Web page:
We acknowledge the difficult challenges that Congress faces to get the nation’s financial house in order: fulfilling the demands of justice and obligations to future generations; controlling future debt and deficits; and protecting the life and dignity of those who are poor and vulnerable.

However, the United States has a moral imperative to maintain its commitment to assist the poorest people in the poorest places on earth as they face the global impacts of the economic downturn, climate change, and food crisis.

Based on our overseas experience and relationships, the USCCB and CRS have identified critical poverty-focused development and humanitarian accounts that warrant robust funding (please see the attached table). We have also attached testimony submitted to the subcommittee earlier this year that provides more details on the priority programs we support. The enacted FY 2011 Foreign Affairs budget cut these life-saving programs by an average of 8.4% from FY 2010; further cuts would be disproportionate and life-threatening to the world’s poorest people.

At stake are a wide range of life-saving and dignity-preserving activities including the following: agricultural assistance to poor farmers; medicines for people living with HIV/AIDS and vaccines for preventable diseases; assistance to orphans and vulnerable children; humanitarian assistance in cases of famine; emergency health care, shelter, and reconstruction in disaster-devastated places like Haiti; peacekeepers to protect innocent civilians in troubled nations such as Sudan and the Congo; and life-sustaining support to migrants and refugees fleeing conflict or persecution in nations like Iraq.

We welcome appropriate efforts to reduce our nation’s deficit and debt, but we urge the Subcommittee to work with other members of Congress to be fiscally responsible in morally appropriate ways. First, insist on balanced contributions across the entire federal budget, including defense, revenue, agricultural subsidies, and fair and just entitlement reform. Second, give priority to those who are poor and vulnerable at home and abroad. Preserve life-saving services to the poor; if necessary, target other foreign affairs accounts not listed on the attached table.

The Subcommittee must cut with great care, eliminating only those expenses unrelated to basic human needs and development—for example, in middle or high income countries that are better able to cope with the consequences. Even within accounts not on the attached list, however, we urge that the needs of the poor be given priority. For example, in the Economic Support Fund, assistance for Sudan and Haiti and other poverty-focused programs must be retained. Of course, as with all accounts, we should subject poverty-focused services to careful scrutiny so as to eliminate waste and duplication.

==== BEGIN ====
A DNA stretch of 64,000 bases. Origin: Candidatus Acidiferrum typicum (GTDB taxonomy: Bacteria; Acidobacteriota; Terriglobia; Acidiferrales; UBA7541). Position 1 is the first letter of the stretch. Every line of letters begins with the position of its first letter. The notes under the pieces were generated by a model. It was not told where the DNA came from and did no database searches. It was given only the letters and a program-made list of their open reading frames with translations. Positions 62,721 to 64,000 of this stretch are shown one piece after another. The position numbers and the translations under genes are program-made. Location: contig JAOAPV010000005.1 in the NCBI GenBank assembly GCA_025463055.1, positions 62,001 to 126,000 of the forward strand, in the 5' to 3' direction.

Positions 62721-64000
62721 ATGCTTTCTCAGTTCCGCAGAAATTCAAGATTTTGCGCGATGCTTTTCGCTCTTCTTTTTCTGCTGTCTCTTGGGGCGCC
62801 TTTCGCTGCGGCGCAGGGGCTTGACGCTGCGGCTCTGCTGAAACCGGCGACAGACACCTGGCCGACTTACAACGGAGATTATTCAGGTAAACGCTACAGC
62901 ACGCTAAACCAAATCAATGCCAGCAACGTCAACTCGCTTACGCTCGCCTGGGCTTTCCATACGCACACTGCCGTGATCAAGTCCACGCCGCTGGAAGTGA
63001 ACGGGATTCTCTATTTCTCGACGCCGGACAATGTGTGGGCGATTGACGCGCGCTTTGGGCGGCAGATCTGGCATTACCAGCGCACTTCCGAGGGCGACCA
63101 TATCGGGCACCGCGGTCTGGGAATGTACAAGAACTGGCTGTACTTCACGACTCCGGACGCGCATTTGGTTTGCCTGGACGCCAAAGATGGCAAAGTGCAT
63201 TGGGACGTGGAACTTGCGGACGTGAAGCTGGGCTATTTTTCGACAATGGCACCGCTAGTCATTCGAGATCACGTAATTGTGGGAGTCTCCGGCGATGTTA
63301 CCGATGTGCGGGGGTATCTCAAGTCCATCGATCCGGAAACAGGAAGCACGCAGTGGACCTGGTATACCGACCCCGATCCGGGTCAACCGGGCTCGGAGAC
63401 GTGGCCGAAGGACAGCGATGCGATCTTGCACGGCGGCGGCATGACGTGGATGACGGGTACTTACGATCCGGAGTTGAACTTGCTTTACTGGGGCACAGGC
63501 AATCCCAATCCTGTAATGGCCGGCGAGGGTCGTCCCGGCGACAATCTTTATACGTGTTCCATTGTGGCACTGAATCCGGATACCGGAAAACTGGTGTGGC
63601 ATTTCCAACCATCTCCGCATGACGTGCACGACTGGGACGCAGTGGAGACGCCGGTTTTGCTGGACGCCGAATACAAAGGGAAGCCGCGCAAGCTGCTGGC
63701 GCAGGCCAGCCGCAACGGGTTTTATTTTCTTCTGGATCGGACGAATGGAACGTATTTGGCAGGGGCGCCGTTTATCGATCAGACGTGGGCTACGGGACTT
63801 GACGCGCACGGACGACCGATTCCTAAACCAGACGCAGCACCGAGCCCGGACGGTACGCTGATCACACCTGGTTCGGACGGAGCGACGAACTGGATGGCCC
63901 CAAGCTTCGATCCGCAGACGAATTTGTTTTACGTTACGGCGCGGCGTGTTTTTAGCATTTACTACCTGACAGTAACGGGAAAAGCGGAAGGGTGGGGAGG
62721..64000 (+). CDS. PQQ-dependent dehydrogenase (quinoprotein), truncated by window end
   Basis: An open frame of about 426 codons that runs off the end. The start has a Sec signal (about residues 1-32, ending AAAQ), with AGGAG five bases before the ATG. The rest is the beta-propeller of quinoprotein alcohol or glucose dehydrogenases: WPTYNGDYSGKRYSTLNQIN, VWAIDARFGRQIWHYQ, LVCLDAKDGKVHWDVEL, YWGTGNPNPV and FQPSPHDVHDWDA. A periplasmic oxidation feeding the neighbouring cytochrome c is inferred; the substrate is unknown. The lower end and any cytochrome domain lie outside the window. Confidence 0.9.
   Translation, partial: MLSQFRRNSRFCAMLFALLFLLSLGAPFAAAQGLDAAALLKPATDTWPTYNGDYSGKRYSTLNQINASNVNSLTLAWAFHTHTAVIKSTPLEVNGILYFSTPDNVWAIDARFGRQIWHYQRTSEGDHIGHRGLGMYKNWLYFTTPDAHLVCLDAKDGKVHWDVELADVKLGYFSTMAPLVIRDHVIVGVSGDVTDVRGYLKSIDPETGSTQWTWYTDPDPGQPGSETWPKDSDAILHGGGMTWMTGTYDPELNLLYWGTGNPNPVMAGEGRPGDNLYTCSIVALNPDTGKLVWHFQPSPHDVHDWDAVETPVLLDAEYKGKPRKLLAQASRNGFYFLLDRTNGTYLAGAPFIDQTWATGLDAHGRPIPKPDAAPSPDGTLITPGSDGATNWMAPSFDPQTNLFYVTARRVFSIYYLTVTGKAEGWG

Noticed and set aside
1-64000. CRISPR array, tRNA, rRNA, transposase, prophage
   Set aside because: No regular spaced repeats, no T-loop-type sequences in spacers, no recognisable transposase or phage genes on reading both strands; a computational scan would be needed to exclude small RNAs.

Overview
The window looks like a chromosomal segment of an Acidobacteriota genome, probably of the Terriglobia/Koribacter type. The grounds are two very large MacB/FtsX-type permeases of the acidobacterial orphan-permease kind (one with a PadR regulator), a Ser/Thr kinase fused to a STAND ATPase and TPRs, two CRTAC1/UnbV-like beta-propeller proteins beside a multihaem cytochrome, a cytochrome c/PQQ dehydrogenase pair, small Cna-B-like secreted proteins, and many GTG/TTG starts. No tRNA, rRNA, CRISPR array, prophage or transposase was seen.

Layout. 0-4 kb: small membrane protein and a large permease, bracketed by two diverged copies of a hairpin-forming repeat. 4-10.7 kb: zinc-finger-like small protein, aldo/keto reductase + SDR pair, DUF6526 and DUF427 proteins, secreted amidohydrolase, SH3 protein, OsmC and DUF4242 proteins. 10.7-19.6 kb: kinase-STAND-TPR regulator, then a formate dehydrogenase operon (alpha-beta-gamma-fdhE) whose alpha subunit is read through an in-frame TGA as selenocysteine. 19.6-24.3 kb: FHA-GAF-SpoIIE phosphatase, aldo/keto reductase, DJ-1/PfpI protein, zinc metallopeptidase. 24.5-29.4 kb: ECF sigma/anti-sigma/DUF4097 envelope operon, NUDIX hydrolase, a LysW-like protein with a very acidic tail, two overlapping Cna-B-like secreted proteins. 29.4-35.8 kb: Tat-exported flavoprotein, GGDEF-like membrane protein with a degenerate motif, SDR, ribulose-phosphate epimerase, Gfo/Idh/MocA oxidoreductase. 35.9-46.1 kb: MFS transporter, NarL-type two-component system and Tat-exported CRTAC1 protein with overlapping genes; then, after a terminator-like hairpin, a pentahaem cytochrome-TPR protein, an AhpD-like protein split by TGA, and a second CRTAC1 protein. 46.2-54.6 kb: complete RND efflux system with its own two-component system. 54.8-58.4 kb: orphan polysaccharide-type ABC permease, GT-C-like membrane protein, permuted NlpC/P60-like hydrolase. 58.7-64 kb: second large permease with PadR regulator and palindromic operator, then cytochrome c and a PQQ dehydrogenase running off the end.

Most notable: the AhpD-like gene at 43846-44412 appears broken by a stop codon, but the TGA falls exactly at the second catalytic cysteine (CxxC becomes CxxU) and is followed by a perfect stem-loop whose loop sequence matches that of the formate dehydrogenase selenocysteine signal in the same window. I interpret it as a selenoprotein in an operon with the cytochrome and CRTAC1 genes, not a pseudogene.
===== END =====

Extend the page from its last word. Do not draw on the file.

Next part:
As you consider appropriations language, we strongly support restoring the Mexico City Policy against funding groups that perform or promote abortion, and denying funding to the U.N. Population Fund which supports a program of coerced abortion and involuntary sterilization in China. It is also important to preserve the Helms Amendment, prohibiting U.S. funding for abortion, and the Kemp-Kasten provision, prohibiting support of organizations involved in programs of coercive abortion or involuntary sterilization.

The USCCB, CRS, and many others in the faith community committed to a Circle of Protection (www.circleofprotection.us) stand ready to work with leaders of both parties for a budget that reduces future deficits, protects poor and vulnerable people at home and abroad, advances the common good, and promotes human life and dignity.

Sincerely yours,

Most Reverend Howard J. Hubbard

Bishop of Albany

Chairman, Committee on International Justice and Peace

Mr. Ken Hackett

President

Catholic Relief Services

Catholic Relief Services is the official international humanitarian agency of the Catholic community in the United States. The agency provides assistance to people in nearly 100 countries and territories based on need, regardless of race, nationality or creed. For more information, please visit www.crs.org or www.crsespanol.org.

Comments are closed.